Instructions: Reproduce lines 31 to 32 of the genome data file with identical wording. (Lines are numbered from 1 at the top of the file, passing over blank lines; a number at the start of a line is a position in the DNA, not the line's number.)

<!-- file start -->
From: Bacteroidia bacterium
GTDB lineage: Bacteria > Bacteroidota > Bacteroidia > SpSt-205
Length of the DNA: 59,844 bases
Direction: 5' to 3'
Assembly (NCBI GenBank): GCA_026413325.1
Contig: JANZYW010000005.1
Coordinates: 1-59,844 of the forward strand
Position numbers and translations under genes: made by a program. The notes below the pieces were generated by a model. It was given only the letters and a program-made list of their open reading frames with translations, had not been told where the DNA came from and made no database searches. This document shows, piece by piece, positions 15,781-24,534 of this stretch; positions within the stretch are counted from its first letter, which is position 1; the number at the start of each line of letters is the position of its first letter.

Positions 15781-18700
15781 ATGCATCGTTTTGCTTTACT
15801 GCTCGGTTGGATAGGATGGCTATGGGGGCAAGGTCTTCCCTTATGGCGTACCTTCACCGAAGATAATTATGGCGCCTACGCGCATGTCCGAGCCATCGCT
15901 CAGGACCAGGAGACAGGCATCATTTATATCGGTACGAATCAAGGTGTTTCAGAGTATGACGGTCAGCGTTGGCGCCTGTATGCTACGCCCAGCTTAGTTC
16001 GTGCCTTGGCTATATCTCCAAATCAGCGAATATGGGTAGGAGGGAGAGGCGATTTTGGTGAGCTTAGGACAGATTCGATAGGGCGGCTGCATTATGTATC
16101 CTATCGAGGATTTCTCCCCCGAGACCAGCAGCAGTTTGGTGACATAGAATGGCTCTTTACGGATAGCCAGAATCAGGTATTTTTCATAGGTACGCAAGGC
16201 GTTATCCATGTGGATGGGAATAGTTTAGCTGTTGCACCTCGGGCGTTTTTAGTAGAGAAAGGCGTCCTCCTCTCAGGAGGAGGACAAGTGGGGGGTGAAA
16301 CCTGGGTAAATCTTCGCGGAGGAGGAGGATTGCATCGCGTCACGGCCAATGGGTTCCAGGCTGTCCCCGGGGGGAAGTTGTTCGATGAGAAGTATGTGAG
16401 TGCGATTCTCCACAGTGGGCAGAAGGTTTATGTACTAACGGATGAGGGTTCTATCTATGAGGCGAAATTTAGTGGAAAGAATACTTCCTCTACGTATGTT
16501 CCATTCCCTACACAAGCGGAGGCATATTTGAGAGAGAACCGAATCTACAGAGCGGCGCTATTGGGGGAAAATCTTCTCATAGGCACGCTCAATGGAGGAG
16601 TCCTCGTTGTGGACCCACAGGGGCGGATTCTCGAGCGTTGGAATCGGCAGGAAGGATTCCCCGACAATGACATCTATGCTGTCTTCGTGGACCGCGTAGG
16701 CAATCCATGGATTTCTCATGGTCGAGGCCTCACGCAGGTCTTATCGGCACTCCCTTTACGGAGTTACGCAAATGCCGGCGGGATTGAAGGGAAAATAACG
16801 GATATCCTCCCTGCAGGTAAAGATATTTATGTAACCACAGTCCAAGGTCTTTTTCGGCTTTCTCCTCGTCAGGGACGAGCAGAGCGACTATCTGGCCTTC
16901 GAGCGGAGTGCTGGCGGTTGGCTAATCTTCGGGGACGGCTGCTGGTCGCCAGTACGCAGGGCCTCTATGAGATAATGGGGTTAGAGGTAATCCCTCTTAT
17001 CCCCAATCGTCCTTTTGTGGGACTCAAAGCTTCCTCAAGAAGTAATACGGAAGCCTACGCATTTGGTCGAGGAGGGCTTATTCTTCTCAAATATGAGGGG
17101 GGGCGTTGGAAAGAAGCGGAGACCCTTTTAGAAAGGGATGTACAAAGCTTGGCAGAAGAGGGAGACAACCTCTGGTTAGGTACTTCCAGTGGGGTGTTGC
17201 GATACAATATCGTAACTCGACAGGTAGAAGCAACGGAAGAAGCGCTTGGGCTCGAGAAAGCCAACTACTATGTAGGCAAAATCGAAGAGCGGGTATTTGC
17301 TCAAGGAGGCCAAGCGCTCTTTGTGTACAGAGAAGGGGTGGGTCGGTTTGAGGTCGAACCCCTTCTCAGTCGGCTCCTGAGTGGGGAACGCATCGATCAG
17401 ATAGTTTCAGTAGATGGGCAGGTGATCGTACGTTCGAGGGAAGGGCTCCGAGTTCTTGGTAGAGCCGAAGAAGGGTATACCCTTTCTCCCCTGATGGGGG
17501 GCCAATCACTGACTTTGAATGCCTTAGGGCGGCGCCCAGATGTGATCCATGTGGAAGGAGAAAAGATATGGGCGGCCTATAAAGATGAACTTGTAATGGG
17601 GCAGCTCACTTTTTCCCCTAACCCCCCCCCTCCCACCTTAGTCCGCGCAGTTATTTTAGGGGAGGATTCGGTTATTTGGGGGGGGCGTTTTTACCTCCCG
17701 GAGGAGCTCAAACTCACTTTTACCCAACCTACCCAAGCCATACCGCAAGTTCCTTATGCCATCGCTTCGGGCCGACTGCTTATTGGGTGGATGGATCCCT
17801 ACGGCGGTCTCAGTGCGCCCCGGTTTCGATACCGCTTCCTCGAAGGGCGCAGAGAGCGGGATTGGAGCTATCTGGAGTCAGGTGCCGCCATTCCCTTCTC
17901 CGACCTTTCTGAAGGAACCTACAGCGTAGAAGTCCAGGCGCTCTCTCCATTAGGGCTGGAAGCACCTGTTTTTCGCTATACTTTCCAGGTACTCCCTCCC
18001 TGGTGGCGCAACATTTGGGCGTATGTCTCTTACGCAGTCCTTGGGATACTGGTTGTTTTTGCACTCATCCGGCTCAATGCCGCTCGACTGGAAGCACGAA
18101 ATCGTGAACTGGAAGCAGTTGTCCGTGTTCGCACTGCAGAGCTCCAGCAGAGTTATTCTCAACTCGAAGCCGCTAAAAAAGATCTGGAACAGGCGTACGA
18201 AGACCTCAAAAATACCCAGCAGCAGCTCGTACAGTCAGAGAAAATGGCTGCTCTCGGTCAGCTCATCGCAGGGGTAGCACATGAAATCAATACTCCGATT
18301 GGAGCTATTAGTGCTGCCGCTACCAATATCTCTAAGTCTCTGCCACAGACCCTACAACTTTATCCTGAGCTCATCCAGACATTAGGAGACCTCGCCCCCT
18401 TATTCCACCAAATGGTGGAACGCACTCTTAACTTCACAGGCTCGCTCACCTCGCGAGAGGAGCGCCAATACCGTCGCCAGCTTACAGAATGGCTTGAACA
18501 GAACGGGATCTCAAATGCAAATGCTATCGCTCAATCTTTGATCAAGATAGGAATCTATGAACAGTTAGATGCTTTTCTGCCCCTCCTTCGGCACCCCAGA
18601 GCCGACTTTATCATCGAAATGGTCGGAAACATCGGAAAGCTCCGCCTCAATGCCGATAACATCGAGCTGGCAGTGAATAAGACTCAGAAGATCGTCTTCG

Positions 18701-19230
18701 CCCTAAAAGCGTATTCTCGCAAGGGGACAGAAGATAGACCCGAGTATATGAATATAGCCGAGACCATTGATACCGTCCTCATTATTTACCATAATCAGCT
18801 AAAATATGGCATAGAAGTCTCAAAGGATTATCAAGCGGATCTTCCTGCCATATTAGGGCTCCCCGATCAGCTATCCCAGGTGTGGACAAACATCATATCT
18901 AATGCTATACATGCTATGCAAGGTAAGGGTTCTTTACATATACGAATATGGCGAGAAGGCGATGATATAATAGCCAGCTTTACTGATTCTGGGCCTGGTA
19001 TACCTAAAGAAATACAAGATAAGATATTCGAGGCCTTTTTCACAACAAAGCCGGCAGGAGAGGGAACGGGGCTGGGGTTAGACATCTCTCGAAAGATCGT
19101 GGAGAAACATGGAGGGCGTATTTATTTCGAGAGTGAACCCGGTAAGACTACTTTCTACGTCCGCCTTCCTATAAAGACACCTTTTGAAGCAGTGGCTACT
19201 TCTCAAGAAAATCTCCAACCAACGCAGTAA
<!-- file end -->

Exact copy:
17801 ACGGCGGTCTCAGTGCGCCCCGGTTTCGATACCGCTTCCTCGAAGGGCGCAGAGAGCGGGATTGGAGCTATCTGGAGTCAGGTGCCGCCATTCCCTTCTC
17901 CGACCTTTCTGAAGGAACCTACAGCGTAGAAGTCCAGGCGCTCTCTCCATTAGGGCTGGAAGCACCTGTTTTTCGCTATACTTTCCAGGTACTCCCTCCC